Crystal Clear Brain Hearing

Scientists believe there's a dual-track association between hearing and cognition. Sound activates the auditory cortex, the cerebral cortex and cognitive processes influence how we hear.

We rely on cognitive elements of the brain, like working memory and life experiences, to understand a conversation in a noisy place. Surprisingly, only 10% of understanding speech in a noisy environment is by the actual hearing capacity.

So what happens to the brain when hearing is impaired?

Because there is a decline in sound stimuli and sensory deprivation, hearing loss can lead to  structural and functional changes in the brain. There can be reduced connectivity, brain signal decline, deterioration of the auditory cortex (which is the part of the brain that hears) and a reduction in overall brain volume. These structural and functional changes can affect the brain's capacity to process and perceive sounds and may contribute to cognitive decline.

The brain is forced to compensate for these losses by activating alternative circuits. It enlists accessory neuron networks and that means increased cognitive effort is needed to weed out irrelevant sounds, like background noise, and more concentration is needed for hearing.

Distracted hearing and fatigue

A high cognitive effort reduces the amount of brain resources available to process everything else. So things like concentration, memory and planning may be affected. It's easier to get distracted. And constantly decoding and processing sounds can take up a lot of mental resources and can be tiring.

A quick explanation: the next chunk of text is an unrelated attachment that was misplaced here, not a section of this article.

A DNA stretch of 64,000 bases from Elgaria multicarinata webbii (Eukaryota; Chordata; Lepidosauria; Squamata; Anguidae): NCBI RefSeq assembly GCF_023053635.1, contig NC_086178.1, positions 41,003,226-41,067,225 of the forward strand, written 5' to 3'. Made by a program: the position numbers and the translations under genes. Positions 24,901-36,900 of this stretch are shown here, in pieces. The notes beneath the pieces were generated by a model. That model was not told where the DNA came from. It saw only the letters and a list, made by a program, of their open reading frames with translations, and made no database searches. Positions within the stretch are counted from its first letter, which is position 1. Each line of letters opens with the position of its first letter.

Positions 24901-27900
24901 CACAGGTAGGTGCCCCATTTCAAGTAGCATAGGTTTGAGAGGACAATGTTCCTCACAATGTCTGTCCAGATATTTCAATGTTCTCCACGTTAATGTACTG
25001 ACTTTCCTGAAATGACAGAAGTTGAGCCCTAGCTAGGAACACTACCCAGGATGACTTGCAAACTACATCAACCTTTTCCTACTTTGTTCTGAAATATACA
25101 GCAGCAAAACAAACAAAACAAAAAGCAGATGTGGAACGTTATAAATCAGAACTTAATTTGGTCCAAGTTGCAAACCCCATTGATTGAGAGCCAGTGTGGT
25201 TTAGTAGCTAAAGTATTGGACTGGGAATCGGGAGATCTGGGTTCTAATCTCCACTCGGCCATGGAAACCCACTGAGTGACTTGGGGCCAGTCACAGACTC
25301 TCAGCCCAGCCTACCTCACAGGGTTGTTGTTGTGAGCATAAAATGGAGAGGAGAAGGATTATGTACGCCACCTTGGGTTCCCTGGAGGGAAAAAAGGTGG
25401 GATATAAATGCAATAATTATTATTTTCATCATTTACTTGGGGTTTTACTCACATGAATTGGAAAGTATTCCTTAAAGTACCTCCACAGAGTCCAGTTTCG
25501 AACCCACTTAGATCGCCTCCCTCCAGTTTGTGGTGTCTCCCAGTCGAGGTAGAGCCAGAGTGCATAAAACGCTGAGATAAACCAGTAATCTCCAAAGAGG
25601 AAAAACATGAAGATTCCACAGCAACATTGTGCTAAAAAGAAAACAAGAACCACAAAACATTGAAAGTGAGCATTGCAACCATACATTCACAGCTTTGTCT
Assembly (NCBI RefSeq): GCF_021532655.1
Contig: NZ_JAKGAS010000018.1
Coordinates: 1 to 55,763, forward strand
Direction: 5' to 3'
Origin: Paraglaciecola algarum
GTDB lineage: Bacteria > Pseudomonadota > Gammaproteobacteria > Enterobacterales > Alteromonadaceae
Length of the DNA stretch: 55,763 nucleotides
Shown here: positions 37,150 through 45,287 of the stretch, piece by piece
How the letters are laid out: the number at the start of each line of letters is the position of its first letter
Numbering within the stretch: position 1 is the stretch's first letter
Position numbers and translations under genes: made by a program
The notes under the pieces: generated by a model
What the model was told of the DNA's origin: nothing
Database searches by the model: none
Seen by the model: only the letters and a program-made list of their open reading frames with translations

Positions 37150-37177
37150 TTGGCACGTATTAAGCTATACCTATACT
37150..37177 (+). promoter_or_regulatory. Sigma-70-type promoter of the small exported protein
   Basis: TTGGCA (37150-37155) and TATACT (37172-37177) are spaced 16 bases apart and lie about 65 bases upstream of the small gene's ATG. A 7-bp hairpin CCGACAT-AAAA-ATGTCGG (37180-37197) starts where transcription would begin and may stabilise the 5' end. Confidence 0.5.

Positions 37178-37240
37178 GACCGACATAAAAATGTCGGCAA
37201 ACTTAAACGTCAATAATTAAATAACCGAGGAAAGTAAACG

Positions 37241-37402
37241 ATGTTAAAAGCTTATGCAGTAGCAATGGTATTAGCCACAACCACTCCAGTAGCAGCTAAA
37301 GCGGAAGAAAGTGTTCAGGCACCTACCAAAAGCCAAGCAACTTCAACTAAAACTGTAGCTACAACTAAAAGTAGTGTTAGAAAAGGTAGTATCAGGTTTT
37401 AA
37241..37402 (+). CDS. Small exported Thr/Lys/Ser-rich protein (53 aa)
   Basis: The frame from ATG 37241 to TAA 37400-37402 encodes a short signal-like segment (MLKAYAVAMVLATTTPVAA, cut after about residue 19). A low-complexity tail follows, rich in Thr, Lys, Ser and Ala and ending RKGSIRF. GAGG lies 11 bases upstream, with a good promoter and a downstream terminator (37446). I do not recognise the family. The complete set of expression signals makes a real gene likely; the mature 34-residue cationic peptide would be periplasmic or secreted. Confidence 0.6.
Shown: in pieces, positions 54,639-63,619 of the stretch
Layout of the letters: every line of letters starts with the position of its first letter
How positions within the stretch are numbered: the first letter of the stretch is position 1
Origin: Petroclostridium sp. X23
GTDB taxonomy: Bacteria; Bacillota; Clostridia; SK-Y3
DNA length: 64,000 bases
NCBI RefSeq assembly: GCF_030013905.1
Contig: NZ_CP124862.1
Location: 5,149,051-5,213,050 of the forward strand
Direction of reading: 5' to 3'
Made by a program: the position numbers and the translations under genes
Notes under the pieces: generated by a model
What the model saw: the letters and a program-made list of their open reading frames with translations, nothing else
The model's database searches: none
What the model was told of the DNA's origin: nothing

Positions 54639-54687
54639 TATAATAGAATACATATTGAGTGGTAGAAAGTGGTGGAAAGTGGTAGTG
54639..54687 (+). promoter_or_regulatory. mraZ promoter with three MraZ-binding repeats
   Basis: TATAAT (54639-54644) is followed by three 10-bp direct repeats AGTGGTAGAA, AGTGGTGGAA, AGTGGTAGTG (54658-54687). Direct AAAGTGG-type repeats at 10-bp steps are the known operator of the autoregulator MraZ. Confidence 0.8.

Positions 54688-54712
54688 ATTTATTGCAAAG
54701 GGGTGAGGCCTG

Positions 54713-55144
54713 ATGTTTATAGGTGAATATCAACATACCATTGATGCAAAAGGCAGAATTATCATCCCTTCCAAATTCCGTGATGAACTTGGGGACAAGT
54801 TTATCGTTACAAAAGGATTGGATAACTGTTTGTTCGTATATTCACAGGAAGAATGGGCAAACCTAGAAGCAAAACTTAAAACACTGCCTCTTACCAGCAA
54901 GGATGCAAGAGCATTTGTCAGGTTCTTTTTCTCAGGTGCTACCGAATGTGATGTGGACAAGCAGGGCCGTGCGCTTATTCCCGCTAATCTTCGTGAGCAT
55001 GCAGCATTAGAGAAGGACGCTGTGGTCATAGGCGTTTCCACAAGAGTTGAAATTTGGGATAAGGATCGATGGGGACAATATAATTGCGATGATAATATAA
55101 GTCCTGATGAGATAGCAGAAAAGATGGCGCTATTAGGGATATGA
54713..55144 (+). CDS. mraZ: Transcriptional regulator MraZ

How can this type of cognitive decline be prevented?

Treatment of hearing loss can help keep the brain functioning at an ideal level and can contribute to a good quality of life. There are many hearing solutions and are they are highly effective. In fact, 95% of people with hearing loss can be helped by hearing aids.

It's important to identify and treat hearing loss early. The longer treatment is neglected, the more challenging it can be for the brain to relearn and repair itself. Like physical therapy after a surgery, consistent use of hearing aids is essential in a successful treatment plan.

Certain portions of this article were taken from a blog at Amplifon

Wednesday, May 24, 2017

Preventing Painful Accidents—I Didn’t hear it coming!

“I was walking in a parking lot, didn’t hear a car backing up and it missed me by inches.”
hearing problems

Many people would argue the fact that hearing aids are not that important for mild to moderate hearing loss until they realize hearing loss can put a person at high risk of nearly being hit by a car, not heeding the warning from a person behind them, not hearing their window at home being opened by a burglar and many other life-threats that good hearing warns us about.